They Just (Look) a Little Weird
Cheap Trick was always one strange looking act. Never more so than in the late Seventies. And now folks, we have the film to prove it.
In the old film footage that’s available for the first time as part of a new 30th anniversary boxed set of the band’s one great album, Live at Budokan!, there’s pretty boy Robin Zander, out front, dressed all in white, with his long blonde hair all wispy and cute (every toss of it brought another wave of teenage girl shrieking), next to Rick Nielsen who remains perhaps the hardest rock guitarist ever to watch. His whole hyper nerd persona, complete with bow tie, button down cardigan sweater, cap with bill turned up and incessant mugging is really nauseating. What in the world was that boy thinking? Angus Young in knee pants is one thing. Nielsen is another. His bouncing around and wideeyed mock surprise look made KISS look like Shakespeare. That whole rap was cool for about a minute and depending on your tastes, pretty much sealed the deal, good or bad.
While Tom Petersson’s only indulgence was a rainbow scarf hanging from the neck of his bass, the real curveball in the whole thing was back behind the drum kit where Bun E. Carlos, puffed on cigarettes and looked like something straight out of decadent Berlin between the wars. I was never quite sure what he was going for with that look. Hearing him talk in the new interviews that come with the new boxed set, it’s obvious he’s a saltoftheearth, meatandpotatoes kind of guy. No big mysteries lurking there. But that little mustache was always weird. Same thing for the guy in Sparks. So what…was it some kind of latent salute to totalitarian dictators or what??? Somehow all this stylistic schizophrenia looked squeaky clean to the Japanese, according to the interview with their Japanese label rep at the time.
The story of Budokan is a well worn tale these days: band that can’t break through at home, goes to Japan, cuts live record in front of screaming hordes and that album breaks through worldwide. The trouble is they could never top it. Sure, some of the studio records before and since have had their moments, my favorite may be 2006’s Rockford, but they never had the pitch perfect energy of Budokan!. That’s really funny when you consider that the band didn’t even have “I Want You To Want Me,” in their set that night, but threw it in at their manager’s suggestion when they realized that the set they’d planned on playing was too short by a song. But then those are the happy accidents that are often the proof that a project is gonna be special almost in spite of itself.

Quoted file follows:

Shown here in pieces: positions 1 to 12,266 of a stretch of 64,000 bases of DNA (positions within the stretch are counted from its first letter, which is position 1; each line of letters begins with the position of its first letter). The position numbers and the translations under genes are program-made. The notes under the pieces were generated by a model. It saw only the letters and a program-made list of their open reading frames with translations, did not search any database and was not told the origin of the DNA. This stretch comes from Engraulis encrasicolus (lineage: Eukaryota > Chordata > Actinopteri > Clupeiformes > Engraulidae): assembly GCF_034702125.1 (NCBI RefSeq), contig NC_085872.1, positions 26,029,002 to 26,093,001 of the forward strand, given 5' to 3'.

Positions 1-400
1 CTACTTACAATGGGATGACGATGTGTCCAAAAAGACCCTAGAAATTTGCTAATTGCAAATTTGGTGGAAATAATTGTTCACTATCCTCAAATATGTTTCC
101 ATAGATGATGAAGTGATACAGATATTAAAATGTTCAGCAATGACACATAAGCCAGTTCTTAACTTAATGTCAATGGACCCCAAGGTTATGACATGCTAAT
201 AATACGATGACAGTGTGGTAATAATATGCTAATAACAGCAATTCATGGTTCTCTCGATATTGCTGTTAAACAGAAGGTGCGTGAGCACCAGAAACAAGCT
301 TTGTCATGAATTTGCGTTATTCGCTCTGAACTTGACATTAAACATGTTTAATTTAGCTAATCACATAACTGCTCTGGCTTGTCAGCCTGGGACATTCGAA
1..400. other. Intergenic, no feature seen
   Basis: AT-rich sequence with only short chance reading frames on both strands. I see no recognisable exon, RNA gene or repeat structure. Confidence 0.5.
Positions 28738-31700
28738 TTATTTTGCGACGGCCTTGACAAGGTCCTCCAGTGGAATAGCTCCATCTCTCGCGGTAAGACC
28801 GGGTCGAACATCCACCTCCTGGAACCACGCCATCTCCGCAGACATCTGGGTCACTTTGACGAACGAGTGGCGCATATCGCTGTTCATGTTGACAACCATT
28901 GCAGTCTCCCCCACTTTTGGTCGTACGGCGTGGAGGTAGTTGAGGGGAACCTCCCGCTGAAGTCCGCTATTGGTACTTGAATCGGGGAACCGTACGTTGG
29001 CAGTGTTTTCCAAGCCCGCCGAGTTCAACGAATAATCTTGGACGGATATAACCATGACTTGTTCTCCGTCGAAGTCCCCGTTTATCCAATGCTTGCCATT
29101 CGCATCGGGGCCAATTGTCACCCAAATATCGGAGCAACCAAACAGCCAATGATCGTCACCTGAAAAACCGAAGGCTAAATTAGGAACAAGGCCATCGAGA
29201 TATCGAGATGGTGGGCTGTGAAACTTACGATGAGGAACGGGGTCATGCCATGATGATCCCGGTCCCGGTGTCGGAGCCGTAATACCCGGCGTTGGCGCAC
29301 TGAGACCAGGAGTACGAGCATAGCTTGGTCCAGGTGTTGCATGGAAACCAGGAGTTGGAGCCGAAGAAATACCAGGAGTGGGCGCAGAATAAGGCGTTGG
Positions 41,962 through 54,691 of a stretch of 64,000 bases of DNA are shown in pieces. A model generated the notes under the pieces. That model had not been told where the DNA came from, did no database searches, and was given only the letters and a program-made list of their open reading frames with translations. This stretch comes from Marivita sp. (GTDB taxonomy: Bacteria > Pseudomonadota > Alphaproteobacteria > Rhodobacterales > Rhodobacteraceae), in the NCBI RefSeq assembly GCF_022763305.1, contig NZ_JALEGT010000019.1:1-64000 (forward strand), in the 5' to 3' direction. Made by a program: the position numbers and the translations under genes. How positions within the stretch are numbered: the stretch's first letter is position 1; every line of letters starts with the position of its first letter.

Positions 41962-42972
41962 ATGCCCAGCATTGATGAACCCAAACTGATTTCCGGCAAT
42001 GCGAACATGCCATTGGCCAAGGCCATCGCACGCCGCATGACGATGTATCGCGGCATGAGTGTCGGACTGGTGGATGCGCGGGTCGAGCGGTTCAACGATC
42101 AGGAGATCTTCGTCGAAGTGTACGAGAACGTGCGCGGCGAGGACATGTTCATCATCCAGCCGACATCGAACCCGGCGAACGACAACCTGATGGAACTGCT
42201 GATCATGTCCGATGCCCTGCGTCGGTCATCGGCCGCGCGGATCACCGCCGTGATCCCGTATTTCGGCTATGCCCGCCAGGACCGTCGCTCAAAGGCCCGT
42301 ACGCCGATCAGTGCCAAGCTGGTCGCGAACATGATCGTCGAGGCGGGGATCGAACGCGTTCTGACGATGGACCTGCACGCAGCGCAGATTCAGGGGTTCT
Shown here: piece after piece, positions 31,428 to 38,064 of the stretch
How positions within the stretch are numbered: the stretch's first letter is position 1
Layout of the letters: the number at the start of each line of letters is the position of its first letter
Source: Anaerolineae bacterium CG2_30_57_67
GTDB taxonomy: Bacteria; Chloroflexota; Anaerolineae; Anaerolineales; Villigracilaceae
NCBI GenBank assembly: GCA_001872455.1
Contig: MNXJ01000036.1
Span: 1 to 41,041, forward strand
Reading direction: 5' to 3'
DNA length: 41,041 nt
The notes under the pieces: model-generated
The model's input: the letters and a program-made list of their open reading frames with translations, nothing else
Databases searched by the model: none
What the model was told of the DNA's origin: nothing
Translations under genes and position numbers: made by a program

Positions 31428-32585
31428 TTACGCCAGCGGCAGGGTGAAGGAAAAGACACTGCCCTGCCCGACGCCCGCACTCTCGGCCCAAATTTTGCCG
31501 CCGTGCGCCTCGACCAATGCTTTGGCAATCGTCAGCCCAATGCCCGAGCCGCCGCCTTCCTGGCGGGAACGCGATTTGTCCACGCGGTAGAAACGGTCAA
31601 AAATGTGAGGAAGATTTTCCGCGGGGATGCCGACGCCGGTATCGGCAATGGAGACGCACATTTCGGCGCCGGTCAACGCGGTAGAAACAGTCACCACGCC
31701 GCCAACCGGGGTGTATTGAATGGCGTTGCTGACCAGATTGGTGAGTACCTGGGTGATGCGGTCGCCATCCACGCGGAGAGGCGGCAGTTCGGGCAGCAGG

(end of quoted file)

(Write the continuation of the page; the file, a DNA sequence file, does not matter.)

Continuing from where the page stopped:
On November 11, the film of their triumph at Budokan, shown once on Japanese TV at the time and then packed away until now, will be for sale for the first time when Sony BMG Legacy will release a 30th anniversary boxed set of Live at Budokan! that includes the original album remastered plus a CD that replicates the audio from the DVD and a pair of CDs containing the remastered original concert.
Now lest I be nothing but negative here, the new interview segment Looking Back (Geez, the title department is really working overtime!) is charming and makes clear that the four of them were genuinely knocked out by all the attention that they received over there. To go from playing small clubs and being relative unknowns at home, to not being able to look out the window in your hotel room for fear of creating a stampede of fans into moving traffic, was quite a nice shock, one that in the interviews is still visible on their faces today. Of course, the band had not broken big in the U.S. at the timeit would take Live at Budokan! to do that and that made being feted like The Beatles even stranger. As Tom Petersson says at the end of the interviews how the band thought at the time, “No one will ever believe this at home. And they didn’t.”